Ondřejov Observatory

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Ondřejov Observatory
Ondrejov Astron Observ DSCN0564.JPG
Historic cupola of the Ondřejov Observatory
Organization Astronomical Institute of Czech Academy of Sciences   OOjs UI icon edit-ltr-progressive.svg
Observatory code 557   OOjs UI icon edit-ltr-progressive.svg
Location Ondřejov, Prague-East District, Central Bohemian Region, Central Bohemia cohesion region, Czechia
Coordinates 49°54′55″N14°46′52″E / 49.915175°N 14.780994°E / 49.915175; 14.780994 Coordinates: 49°54′55″N14°46′52″E / 49.915175°N 14.780994°E / 49.915175; 14.780994
Altitude500 m (1,600 ft) OOjs UI icon edit-ltr-progressive.svg
Established1898  OOjs UI icon edit-ltr-progressive.svg
TelescopesOndřejov 0.65-m telescope
Ondřejov 2-m telescope
Ondřejov radio telescope  OOjs UI icon edit-ltr-progressive.svg
Relief Map of Czech Republic.png
Red pog.svg
Location of Ondřejov Observatory
Commons-logo.svg Related media on Wikimedia Commons

The Ondřejov Observatory (pronounced [ˈondr̝ɛjof] ; Czech : Observatoř Ondřejov) is the principal observatory of the Astronomical Institute (Astronomický ústav) of the Academy of Sciences of the Czech Republic. It is located near the village of Ondřejov, 35 kilometres (22 miles) southeast of Prague, Czech Republic. [1] It has a 2-metre (6 ft 7 in) wide telescope, which is the largest in the Czech Republic.



The facility was constructed in 1898, by Czech amateur astronomer and entrepreneur Josef Jan Frič as a private observatory. On 28 October 1928, he donated the facility to the Czechoslovak state to celebrate the tenth anniversary of its independence. [2] The observatory, located at an altitude of 500 metres (1,600 ft), away from the air and light pollution of urban Prague, was administered by Charles University until the founding of the Czechoslovak Academy of Sciences in 1953, which from then on operated it as part of its Astronomical Institute in conjunction with other Czechoslovak observatories.

In 1967, a telescope measuring 2 metres (6 ft 7 in) in width was added to the observatory, which at that time was the 7th largest telescope in the world. Now it is the largest telescope in the Czech Republic and is in the second hundred in the world. [3]

It has been responsible, among other scientific achievements, for the discovery of numerous asteroids; more recent works of astronomers from Ondřejov include examination of the trajectory and origin of the Chelyabinsk meteor. More than 700 minor planets have been discovered at this observatory. [4] While most of these discoveries are officially credited to the astronomers who discovered them, a remaining 23 minor planets are directly credited to "Ondrejov" (the observatory itself) by the Minor Planet Center for the period 1997–2008. [5]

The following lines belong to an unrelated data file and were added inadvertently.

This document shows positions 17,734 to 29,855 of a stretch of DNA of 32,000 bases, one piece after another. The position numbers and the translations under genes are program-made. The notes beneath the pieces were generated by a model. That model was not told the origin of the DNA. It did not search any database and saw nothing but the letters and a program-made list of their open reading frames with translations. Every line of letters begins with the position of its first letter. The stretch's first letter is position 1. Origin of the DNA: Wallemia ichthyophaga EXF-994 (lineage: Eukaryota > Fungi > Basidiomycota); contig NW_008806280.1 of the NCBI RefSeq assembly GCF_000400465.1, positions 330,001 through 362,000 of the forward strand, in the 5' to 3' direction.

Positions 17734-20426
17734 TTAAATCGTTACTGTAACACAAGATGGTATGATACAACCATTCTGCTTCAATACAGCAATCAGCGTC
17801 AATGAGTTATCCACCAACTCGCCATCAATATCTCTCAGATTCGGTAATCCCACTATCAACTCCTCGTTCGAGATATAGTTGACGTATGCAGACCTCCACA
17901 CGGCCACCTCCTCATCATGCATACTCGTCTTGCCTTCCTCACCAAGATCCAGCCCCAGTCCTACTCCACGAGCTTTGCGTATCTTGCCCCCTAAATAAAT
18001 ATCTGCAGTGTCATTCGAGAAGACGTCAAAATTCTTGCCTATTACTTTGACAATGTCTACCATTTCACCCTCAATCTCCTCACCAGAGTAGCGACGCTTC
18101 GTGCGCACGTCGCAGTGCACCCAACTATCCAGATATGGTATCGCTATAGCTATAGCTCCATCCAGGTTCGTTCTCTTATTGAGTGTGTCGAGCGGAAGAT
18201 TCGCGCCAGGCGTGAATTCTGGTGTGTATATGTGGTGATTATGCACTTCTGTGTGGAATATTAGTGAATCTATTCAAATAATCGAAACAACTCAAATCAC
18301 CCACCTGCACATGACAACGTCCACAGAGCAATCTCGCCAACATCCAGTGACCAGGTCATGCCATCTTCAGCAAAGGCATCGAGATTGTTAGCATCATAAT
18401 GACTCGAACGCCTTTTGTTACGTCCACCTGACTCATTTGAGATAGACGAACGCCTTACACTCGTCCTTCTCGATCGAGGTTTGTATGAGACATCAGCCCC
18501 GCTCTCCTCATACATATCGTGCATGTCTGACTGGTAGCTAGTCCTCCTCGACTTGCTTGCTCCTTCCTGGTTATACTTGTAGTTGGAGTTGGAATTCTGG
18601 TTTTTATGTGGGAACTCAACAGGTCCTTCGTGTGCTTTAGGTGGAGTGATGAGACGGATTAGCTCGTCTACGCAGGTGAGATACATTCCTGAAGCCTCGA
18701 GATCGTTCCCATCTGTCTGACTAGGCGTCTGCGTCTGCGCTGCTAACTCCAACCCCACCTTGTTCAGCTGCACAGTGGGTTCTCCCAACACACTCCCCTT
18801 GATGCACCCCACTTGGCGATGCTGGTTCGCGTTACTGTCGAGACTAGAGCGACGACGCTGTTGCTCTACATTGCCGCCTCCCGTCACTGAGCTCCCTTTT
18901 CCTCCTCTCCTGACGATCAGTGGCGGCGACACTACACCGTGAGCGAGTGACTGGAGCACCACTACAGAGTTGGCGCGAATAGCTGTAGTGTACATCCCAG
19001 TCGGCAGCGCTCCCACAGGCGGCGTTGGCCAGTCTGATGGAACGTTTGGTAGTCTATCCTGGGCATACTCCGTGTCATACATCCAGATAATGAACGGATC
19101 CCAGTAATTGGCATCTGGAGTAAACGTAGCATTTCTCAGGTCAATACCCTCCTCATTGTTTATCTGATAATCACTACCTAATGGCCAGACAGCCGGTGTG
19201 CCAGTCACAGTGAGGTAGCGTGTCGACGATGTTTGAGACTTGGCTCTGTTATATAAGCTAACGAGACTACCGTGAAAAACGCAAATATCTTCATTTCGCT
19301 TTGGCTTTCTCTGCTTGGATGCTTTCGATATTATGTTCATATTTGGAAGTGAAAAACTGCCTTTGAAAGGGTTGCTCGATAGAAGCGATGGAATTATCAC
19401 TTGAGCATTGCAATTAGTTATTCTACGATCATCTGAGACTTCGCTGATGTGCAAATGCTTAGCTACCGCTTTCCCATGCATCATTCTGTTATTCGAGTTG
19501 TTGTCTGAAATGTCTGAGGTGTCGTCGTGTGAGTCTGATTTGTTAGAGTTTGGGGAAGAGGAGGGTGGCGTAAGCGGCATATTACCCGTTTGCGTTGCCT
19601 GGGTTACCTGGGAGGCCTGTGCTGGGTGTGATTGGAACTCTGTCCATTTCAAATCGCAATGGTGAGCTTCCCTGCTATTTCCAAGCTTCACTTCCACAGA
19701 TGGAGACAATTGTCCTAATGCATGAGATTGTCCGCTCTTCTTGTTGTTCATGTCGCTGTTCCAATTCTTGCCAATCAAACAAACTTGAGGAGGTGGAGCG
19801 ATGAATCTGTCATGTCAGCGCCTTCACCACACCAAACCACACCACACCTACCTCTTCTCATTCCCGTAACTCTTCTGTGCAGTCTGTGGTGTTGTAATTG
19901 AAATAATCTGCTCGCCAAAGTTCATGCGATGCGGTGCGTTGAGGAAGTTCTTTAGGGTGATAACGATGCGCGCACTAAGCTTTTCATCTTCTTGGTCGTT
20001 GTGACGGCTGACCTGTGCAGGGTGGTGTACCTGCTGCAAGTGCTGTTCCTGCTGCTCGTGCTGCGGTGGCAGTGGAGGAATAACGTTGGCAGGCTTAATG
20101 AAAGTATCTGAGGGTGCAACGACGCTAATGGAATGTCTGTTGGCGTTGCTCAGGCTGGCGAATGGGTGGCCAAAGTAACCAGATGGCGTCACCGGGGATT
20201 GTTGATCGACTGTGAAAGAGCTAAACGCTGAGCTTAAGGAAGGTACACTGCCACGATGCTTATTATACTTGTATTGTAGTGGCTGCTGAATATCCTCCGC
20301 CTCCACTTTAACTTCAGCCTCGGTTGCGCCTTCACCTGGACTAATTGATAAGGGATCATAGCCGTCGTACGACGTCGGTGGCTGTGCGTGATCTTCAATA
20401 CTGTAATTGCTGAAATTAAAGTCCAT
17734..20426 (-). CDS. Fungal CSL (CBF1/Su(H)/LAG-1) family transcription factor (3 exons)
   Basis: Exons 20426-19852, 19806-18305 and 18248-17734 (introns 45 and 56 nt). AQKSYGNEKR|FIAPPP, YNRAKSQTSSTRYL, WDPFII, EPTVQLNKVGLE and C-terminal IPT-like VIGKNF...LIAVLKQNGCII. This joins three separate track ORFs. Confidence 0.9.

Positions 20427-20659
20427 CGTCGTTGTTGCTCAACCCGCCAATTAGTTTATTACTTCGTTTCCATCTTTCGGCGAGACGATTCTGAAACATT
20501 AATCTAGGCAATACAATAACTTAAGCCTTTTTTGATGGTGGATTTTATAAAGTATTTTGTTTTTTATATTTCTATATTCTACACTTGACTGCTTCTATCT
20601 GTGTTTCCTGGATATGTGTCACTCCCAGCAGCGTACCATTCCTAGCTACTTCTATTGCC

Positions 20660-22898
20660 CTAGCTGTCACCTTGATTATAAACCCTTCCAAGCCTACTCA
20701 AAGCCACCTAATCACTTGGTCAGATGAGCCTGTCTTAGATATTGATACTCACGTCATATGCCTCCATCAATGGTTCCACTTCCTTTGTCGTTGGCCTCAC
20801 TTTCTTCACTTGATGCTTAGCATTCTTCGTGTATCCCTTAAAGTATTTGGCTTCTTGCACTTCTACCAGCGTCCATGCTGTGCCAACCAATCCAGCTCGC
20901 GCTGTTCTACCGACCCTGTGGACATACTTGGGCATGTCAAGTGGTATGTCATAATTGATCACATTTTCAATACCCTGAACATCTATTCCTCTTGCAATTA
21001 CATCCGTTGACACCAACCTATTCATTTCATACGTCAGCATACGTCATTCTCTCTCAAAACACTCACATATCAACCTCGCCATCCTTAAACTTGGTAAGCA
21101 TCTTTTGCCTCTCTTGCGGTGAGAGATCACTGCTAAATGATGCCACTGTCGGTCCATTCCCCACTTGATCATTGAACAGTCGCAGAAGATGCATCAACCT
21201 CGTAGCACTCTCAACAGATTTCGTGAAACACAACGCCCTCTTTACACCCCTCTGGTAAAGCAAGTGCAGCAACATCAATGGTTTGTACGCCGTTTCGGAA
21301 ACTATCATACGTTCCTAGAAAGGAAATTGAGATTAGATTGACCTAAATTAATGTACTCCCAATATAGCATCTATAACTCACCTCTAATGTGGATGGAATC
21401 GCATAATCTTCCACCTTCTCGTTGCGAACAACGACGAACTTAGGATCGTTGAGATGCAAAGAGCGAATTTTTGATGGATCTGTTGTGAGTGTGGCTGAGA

The main-belt asteroid 7204 Ondřejov, discovered by Petr Pravec in 1995, was named for the village where the observatory is located. [1]

Minor planets discovered: 23 [5]
see § List of discovered minor planets

List of discovered minor planets

31139 Garnavich 25 September 1997 list
37788 Suchan 25 September 1997 list
42924 Betlem 2 October 1999 list
42981 Jenniskens 2 October 1999 list
53285 Mojmír 24 March 1999 list
76713 Wudia 6 May 2000 list
82559 Emilbřezina 28 July 2001 list
(109353) 2001 QS15326 August 2001 list
(113389) 2002 SF1728 September 2002 list
(119113) 2001 OE7728 July 2001 list
127196 Hanaceplechová 16 April 2002 list
(131423) 2001 OF7729 July 2001 list
(138439) 2000 HD9826 April 2000 list
(164782) 1999 DK416 February 1999 list
(172097) 2002 EX1078 March 2002 list
(216476) 1999 SC2223 September 1999 list
(264493) 2001 PS5015 August 2001 list
(281660) 2008 VQ135 November 2008 list
(286148) 2001 TG21714 October 2001 list
(316333) 2010 RP12319 September 2001 list
(337680) 2001 TR20912 October 2001 list
(352835) 2008 VR136 November 2008 list
(362805) 2011 YZ42 December 1999 list

See also

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  1. 1 2 Schmadel, Lutz D. (2007). "(7204) Ondřejov". Dictionary of Minor Planet Names – (7204) Ondřejov. Springer Berlin Heidelberg. p. 583. doi:10.1007/978-3-540-29925-7_6350. ISBN   978-3-540-00238-3.
  2. Dorschner, J., & Löffler, G., Astronomy, a Popular History, (New York City: Van Nostrand Reinhold, 1975).
  3. "Největší dalekohled v Česku vznikl před 50 lety se štěstím. Teď zkoumá vzdálený vesmír". Aktuálně.cz (in Czech). 23 August 2017.
  4. "Numbered asteroids discovered at Ondřejov". Ondřejov Obsrevatory. 1 March 2016. Retrieved 9 January 2017.
  5. 1 2 "Minor Planet Discoverers (by number)". Minor Planet Center. 14 November 2016. Retrieved 29 November 2016.